• The approval will also grant the special compensation of Rs. 150/MT to urea units which are more than 30 years old and converted to gas which will incentivize these units to remain viable for sustained production.
  • The measures will ensure maximum domestic production of urea and reduce will reduce import dependency.

 

5.Masks and Hand Sanitizers Under EC Act, 1955:

Recently, the central government has notified that masks (2 plies and 3 ply surgical masks, N95 masks) and hand sanitizers as essential commodities up to June 30, 2020, under the Essential Commodities Act, 1955 (EC Act).

  • The invocation of the EC Act aims to ensure that these products, key for preventing the spread of Covid-19 infection, are available to people at the right price and of the right quality.
  • The Ministry of Consumer Affairs, Food & Public Distribution has also issued an advisory under the Legal Metrology Act, 2009 to ensure these items are not sold for more than the Maximum Retail Price (MRP).
  • Under the EC Act, the States and Union Territories can ensure that manufacturers enhance their production capacity so that masks and hand sanitizers are widely available to consumers.
  • The invocation of EC Act has empowered the Centre as well as states to regulate the production, quality, distributions of masks and hand sanitizers.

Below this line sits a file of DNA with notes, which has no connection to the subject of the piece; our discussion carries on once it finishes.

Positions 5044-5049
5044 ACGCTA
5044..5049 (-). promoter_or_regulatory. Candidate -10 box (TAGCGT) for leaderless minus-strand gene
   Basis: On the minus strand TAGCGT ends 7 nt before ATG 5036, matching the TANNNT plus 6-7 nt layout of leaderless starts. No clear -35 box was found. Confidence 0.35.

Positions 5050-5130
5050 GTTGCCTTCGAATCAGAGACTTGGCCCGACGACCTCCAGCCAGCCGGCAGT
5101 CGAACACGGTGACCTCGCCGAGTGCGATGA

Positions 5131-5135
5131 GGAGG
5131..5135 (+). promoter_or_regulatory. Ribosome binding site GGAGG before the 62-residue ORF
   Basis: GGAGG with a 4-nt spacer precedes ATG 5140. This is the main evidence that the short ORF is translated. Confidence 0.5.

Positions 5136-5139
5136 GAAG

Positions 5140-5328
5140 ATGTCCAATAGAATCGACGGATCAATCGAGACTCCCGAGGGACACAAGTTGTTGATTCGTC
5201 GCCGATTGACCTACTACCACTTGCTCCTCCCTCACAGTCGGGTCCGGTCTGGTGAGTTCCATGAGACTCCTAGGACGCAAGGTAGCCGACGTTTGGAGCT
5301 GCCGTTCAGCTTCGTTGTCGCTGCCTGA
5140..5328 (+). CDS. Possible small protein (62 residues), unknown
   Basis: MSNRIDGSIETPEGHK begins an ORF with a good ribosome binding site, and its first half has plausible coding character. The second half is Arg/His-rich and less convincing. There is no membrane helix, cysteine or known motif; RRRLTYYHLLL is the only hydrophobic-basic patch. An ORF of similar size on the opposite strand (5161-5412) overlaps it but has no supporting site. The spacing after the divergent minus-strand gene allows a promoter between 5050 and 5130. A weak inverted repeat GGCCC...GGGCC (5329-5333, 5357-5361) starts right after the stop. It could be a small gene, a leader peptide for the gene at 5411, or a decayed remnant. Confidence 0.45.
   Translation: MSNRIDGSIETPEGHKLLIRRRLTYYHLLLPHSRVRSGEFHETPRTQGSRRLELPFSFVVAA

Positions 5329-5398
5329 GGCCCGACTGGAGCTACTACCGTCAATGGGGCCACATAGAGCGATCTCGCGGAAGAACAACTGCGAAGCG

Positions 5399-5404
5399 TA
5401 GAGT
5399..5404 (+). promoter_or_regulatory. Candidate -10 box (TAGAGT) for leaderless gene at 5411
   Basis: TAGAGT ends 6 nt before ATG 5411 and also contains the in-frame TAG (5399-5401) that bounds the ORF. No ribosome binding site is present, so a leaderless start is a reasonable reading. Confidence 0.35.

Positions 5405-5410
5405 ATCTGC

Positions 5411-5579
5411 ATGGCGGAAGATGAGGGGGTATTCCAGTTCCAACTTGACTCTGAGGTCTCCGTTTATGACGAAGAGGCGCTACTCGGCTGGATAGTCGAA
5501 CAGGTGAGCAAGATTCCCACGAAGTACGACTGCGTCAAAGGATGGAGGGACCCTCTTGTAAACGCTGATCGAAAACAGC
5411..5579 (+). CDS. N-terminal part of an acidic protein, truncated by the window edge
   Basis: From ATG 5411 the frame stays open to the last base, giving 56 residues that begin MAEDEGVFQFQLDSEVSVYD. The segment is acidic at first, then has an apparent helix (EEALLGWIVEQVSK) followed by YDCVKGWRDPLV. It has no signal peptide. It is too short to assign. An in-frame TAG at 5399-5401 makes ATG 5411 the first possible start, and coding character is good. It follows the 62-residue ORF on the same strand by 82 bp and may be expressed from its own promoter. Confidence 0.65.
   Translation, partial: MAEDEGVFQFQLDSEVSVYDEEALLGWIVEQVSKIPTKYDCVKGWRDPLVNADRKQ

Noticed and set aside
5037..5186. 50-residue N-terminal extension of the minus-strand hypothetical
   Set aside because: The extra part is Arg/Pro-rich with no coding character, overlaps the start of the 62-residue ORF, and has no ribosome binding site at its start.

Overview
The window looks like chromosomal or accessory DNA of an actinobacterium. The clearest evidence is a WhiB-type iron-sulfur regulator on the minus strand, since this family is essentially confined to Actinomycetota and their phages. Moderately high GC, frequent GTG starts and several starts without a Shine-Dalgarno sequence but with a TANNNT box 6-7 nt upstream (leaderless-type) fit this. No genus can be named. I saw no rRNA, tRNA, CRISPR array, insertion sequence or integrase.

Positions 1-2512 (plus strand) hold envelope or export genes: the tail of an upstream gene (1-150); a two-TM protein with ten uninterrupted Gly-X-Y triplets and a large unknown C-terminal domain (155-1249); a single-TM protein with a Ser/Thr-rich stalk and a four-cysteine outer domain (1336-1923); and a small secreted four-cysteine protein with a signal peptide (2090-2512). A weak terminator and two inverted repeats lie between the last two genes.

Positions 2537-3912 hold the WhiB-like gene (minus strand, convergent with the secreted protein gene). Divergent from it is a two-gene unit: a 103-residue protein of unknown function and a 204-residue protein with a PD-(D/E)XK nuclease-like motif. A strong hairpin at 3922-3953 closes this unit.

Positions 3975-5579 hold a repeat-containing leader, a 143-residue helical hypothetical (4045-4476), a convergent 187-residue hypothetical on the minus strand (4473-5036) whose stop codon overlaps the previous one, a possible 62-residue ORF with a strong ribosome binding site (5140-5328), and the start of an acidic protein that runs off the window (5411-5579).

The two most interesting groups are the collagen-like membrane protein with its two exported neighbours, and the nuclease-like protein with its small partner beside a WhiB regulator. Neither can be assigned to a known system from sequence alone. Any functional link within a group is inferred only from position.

• It will also help to smoothen the sale and availability of the above items and carry out operations against speculators.
  • The Consumer Affairs Ministry has also invoked the Prevention of Black Marketing and Maintenance of Supplies of Essential Commodities Act, 1980 which would carry out action against those involved in overpricing and black marketing of the products.

 

6.National Creche Scheme:

The National Crèche Scheme is a centrally sponsored scheme being implemented by the Ministry of Women and Child Development.

  • The scheme was earlier named as Rajiv Gandhi National Creche Scheme.
  • It aims to provide daycare facilities to children (age group of 6 months to 6 years) of working mothers.
  • The salient features of the National Creche Scheme are as follows:
  • Daycare Facilities including Sleeping Facilities.
  • Early Stimulation for children below 3 years and pre-school education for 3 to 6 years old children.
  • Supplementary Nutrition ( to be locally sourced)
  • Growth Monitoring
    • Health Check-up and Immunization
  • Crèches shall be open for 26 days in a month and for seven and a half (7-1/2) hours per day.
  • The number of children in the crèche should not be more than 25 per crèche.
  • User charges will be levied to bring in an element of community ownership.